Transplantation of stem cells that reside in human veins can help in the recovery of heart attack, finds research.
The study, led by Professor Paolo Madeddu, Chair of Experimental Cardiovascular Medicine in the School of Clinical Sciences at the University of Bristol and colleagues in the Bristol Heart Institute, is published online in Circulation Research: Journal of the American Heart Association.
The study, funded by the British Heart Foundation (BHF) and a National Institute for Health Research (NIHR) grant, looked at whether human mural cells, known to scientists as pericytes, cells that stay around, can stabilise blood vessels after a heart attack.
The researchers, using a mouse model, have demonstrated for the first time that pericytes expanded from redundant human leg veins are able to stimulate new blood vessels (neovascularization) and help with the recovery after a heart attack.
The study found that upon transplantation pericytes relocate around the vessels of the peri-infarct zone and establish with them physical contacts allowing the transfer of genetic material, microRNA-132 (miR-132). MicroRNAs are small non-coding RNA sequences that modulate the expression of genes by binding to messenger-RNA and inhibiting it. One microRNA can inhibit many genes simultaneously. The study shows that the transfer of miR-132 from pericytes to endothelial cells inhibits a gene that acts as a negative regulator of cell growth. This unlashes endothelial cell proliferation and the formation of new vessels.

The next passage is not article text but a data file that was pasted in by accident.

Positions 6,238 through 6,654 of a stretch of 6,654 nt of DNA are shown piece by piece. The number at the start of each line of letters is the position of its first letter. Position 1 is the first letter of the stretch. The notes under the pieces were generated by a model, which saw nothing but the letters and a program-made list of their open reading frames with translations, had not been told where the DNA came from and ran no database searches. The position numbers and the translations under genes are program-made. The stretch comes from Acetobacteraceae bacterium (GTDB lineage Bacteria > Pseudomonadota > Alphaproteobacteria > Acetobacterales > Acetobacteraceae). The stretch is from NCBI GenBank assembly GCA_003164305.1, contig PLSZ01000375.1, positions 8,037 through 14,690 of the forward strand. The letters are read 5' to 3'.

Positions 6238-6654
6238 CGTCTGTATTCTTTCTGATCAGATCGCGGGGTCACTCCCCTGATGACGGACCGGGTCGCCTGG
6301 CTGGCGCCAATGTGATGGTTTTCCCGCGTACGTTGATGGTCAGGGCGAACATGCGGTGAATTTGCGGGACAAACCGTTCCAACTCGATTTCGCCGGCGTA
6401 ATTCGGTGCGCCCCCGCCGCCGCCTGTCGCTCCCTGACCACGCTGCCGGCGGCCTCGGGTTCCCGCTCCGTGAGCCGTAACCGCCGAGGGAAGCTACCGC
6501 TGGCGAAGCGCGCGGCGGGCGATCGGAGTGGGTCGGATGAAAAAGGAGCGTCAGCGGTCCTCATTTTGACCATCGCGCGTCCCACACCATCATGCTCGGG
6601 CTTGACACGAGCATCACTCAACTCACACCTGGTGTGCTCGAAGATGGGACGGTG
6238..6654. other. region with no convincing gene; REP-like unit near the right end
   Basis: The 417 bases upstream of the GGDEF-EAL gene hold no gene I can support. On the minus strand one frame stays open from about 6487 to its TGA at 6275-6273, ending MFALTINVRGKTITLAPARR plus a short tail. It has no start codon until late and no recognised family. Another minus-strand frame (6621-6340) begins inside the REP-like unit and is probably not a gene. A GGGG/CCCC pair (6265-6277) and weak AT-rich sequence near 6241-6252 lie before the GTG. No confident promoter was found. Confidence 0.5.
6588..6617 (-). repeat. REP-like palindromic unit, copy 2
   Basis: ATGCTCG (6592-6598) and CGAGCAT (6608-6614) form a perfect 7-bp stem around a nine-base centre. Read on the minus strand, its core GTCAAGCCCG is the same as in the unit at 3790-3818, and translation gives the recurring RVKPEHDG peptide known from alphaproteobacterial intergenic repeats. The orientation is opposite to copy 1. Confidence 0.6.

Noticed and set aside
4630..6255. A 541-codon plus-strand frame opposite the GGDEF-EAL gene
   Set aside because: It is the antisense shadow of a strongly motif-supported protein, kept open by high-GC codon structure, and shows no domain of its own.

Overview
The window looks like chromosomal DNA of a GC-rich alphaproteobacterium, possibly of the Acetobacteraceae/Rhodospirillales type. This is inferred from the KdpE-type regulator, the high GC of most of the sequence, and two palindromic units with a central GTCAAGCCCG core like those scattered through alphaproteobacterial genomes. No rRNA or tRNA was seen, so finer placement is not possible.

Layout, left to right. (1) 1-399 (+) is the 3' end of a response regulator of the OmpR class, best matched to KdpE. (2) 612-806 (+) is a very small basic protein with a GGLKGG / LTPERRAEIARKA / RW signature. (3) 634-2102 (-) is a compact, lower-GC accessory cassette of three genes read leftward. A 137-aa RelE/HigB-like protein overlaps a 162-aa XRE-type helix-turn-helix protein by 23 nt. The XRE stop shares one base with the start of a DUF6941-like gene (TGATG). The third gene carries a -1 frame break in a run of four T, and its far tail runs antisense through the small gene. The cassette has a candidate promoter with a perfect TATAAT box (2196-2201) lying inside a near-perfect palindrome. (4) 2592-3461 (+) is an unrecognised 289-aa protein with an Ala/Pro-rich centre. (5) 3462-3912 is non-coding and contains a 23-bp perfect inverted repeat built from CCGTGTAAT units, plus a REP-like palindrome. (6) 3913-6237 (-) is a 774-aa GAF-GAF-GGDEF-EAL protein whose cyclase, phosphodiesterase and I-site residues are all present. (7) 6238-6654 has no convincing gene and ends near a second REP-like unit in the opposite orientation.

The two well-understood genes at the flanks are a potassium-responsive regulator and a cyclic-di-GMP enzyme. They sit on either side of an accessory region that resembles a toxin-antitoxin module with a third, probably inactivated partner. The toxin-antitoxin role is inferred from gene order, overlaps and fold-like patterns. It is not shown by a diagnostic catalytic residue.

Professor Madeddu said: "Although bone marrow cell therapies dominate today, continued research on other types of stem cells is mandatory to achieve optimal treatment of cardiovascular disease.
"Human pericytes could be an invaluable source for future applications of cardiovascular regenerative medicine."
The researchers demonstrated that transplanted pericytes relocate around and support the growth of blood vessels in the heart, suggesting an unusual growth of these cells is instrumental to therapeutic benefit. The physical contact between pericytes and resident endothelial cells may strengthen the nascent vascularization, thus reducing micro-vascular permeability and myocardial oedema, which are acknowledged to have a negative impact on cardiac function.
The discovery that pericytes use microRNAs to communicate with neighbouring cells reveals a new mechanism used by these cells to influence vascular function. Likewise, pericytes can sense signals from the endothelium and communicate biochemical information to surrounding tissue.
Dr Helene Wilson, Research Advisor at the BHF, which co-funded the study, said: "This exciting discovery is one more step towards mending broken hearts. It shows that 'one man's trash could be another's treasure' - using cells from leftover vein normally binned after heart bypass surgery, to try to repair heart damage in mice.
"While it's early days, the study shows that pericytes may have potential to help repair the heart after a heart attack. This is a vital goal for preventing heart failure, which currently affects more than 750,000 people in the UK and has a worse prognosis than many cancers."